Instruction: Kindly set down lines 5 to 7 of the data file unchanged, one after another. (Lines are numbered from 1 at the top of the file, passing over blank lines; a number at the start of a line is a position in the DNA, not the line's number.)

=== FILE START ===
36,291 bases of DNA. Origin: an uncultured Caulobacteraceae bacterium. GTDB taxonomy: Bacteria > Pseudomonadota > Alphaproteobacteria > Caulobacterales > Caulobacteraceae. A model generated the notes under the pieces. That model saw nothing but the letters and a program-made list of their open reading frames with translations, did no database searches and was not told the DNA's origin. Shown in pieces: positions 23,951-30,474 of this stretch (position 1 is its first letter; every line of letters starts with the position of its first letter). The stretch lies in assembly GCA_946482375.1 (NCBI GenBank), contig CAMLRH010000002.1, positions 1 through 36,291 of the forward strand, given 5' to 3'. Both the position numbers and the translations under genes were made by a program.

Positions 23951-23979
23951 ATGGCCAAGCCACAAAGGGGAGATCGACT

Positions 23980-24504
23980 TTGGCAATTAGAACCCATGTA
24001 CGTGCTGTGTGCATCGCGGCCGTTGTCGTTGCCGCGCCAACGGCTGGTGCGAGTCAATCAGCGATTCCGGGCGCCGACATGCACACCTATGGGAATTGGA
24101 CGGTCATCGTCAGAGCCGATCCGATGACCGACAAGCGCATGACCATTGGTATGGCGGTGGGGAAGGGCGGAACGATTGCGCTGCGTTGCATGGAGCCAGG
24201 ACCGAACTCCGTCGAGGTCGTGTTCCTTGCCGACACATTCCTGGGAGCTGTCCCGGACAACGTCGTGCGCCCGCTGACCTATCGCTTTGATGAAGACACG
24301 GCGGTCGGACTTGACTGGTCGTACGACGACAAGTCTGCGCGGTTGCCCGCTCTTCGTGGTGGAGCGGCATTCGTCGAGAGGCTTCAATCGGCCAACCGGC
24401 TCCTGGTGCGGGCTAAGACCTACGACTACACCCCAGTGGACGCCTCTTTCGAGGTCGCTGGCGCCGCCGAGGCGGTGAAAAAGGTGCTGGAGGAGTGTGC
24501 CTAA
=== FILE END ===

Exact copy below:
23980 TTGGCAATTAGAACCCATGTA
24001 CGTGCTGTGTGCATCGCGGCCGTTGTCGTTGCCGCGCCAACGGCTGGTGCGAGTCAATCAGCGATTCCGGGCGCCGACATGCACACCTATGGGAATTGGA
24101 CGGTCATCGTCAGAGCCGATCCGATGACCGACAAGCGCATGACCATTGGTATGGCGGTGGGGAAGGGCGGAACGATTGCGCTGCGTTGCATGGAGCCAGG